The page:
Back in 2007, Matthew Carulli won a scholarship from the Italian Nationality Room at the University of Pittsburgh for a summer study abroad program in Syracuse, Sicily. That trip led to another study abroad trip two years later. Ever since that first trip, Matthew has wanted to give back to the Italian Room’s scholarship fund. He always thought it would be in the form of donating back enough money to fund someone else’s trip, but it turns out instead he was nominated and elected to the position of chairperson in the Italian Room.
Matthew grew up in Burgettstown (Washington County), attended the University of Pittsburgh where he studied Italian and Accounting, and currently lives in Pittsburgh. He works as a Translations Coordinator for eResearchTechnology in Pittsburgh, where he implements translations on electronic devices for pharmaceutical research studies. Matthew has been married to his wife Lorraine, who teaches Italian, for almost three years now.
Ciao Pittsburgh recently spoke with Matthew about his role as the chairman of the Italian Nationality Room at the University of Pittsburgh, his Italian roots, his favorite Italian traditions and what he likes to do for fun.
CP: As the chairman of the Italian Nationality Room at the University of Pittsburgh, what are some of your plans in your new role?
Matthew: I would really like to increase the group’s membership to a younger demographic, so we’re trying to do more gatherings like happy hours and events in conjunction with other Italian groups in the city. At our last event I invited back a number of other former winners of the scholarship to share how the scholarship affected their lives, so I hope that the former winners (especially recent winners) become more involved as well.
CP: Where are you from and where do you currently live?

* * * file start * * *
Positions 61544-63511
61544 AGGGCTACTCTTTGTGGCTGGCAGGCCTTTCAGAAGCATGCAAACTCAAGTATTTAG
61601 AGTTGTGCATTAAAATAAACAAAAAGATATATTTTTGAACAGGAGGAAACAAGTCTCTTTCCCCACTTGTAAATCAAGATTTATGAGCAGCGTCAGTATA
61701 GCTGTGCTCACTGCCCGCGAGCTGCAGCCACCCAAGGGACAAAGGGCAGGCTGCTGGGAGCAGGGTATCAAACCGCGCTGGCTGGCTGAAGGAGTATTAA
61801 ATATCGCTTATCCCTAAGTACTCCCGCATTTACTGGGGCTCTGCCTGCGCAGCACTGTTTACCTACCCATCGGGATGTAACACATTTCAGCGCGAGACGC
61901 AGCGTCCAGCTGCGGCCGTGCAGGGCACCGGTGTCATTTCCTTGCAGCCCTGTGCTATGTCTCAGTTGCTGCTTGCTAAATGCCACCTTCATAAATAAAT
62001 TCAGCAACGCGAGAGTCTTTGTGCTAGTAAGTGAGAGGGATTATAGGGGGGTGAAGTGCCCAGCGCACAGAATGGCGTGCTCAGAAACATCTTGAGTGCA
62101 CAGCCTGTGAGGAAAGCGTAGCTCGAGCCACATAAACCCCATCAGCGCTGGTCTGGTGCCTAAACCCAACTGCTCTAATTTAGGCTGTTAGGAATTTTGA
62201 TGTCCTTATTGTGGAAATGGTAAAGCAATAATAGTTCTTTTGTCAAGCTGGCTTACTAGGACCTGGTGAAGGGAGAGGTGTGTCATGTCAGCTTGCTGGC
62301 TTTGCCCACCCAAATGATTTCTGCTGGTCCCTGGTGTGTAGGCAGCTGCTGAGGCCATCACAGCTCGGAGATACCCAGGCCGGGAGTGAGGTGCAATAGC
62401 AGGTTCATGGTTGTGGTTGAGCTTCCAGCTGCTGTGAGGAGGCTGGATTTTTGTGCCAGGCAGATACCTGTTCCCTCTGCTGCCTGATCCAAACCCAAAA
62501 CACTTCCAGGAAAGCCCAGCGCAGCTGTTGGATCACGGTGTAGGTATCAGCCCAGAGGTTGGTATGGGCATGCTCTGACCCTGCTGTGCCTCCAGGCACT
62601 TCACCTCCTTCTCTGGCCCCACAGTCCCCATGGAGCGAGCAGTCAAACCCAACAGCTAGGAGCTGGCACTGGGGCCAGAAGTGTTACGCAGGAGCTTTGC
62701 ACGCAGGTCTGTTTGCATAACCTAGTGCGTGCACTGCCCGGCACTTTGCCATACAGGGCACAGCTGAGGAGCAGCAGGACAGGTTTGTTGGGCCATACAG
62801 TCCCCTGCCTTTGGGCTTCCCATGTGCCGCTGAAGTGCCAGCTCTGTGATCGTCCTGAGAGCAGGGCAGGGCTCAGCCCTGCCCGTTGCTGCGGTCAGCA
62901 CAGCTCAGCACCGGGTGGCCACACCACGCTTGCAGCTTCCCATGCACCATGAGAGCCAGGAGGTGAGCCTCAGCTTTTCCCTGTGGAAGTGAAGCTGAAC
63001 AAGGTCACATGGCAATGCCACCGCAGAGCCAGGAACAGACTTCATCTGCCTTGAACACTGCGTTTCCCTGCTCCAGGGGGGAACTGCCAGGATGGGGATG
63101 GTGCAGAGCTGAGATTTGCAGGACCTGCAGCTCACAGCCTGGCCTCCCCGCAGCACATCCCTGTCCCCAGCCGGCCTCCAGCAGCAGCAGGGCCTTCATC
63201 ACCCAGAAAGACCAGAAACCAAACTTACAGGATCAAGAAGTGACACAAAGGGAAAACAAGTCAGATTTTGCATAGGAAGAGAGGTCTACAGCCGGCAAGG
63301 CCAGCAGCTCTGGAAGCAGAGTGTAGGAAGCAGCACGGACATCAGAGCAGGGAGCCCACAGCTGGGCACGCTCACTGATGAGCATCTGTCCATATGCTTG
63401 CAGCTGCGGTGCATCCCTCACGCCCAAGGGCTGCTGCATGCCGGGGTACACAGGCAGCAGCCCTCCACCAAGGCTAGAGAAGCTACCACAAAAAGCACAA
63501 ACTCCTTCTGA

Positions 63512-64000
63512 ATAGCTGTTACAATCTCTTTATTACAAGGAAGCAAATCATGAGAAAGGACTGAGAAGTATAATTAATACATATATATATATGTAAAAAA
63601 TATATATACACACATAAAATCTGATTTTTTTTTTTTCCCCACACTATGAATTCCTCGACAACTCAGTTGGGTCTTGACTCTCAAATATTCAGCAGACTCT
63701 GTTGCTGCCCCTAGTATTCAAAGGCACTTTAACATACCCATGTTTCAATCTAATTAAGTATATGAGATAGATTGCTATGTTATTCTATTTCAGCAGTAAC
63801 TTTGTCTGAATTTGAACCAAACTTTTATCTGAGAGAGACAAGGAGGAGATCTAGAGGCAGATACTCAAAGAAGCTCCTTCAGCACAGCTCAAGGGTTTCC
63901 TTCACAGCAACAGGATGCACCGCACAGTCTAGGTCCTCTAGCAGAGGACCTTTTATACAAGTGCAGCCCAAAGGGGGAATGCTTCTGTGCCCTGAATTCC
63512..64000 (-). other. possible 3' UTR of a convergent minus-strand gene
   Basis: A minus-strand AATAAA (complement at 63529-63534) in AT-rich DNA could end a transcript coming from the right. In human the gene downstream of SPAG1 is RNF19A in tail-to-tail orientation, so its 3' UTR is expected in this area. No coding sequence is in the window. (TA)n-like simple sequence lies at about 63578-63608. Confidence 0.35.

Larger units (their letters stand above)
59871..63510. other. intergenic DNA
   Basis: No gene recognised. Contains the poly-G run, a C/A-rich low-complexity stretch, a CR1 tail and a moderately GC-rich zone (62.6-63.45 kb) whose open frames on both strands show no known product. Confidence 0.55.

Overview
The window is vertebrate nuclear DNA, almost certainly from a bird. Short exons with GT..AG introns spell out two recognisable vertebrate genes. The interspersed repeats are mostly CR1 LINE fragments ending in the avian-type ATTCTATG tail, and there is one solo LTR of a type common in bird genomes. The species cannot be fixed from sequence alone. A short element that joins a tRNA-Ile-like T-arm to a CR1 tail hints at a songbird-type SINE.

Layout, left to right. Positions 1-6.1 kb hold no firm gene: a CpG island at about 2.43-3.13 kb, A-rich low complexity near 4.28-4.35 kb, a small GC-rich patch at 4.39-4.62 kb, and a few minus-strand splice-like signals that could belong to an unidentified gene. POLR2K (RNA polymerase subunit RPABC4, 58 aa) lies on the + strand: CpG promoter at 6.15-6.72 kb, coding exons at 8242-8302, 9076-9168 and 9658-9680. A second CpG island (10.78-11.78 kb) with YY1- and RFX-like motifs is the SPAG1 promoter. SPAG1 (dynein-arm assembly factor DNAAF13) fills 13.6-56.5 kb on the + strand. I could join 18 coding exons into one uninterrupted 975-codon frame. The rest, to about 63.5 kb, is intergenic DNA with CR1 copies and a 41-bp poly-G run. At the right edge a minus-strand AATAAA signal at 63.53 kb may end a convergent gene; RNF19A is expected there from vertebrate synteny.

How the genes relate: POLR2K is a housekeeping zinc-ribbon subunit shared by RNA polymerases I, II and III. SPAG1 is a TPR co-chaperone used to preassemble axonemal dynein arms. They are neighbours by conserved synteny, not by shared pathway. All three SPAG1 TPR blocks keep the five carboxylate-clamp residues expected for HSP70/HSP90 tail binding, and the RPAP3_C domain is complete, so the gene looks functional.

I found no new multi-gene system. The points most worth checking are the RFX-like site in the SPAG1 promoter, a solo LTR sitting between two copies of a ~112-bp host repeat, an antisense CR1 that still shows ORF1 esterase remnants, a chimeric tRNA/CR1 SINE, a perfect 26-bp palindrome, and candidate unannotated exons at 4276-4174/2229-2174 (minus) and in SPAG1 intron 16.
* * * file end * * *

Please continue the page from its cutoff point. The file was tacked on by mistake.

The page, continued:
Matthew: I grew up in Bethel Park until I was 8, then moved to Burgettstown, where I lived until I started school at Pitt. Since being in school I have lived in the city, jumping around from Friendship to Lawrenceville, and now to Stanton Heights.
CP: Can you tell us about your Italian heritage?
Matthew: My Italian heritage comes all from my Dad’s side (my grandfather). My grandfather only spoke a little Italian, mostly just certain words that he used often. His parents arrived in America around 1906, and didn’t want their children speaking Italian like many other immigrants at that time. My great-grandparents came from the town of Monteforte, Avellino, near Naples. When I started studying Italian at Pitt, I became more interested in our family history, and researched as much as I could with my Dad. I eventually went back to the town of Monteforte in 2007, found out a bit more about my great-grandparents, and again went back in 2009 — this time with my Dad, uncle, and brother. Surprisingly we found the address where my great-grandfather grew up, and even more surprisingly found a business with our family’s name on it still there. We talked to a (very distant) cousin for a while with me acting as the translator. It was an extremely surreal moment, and something I’m never going to forget. If anybody wants an exhilarating adventure, I recommend doing some family tree research and finding someone you’re related to (no matter how distantly) in another country.
CP: Do you have any favorite Italian traditions that you keep up with?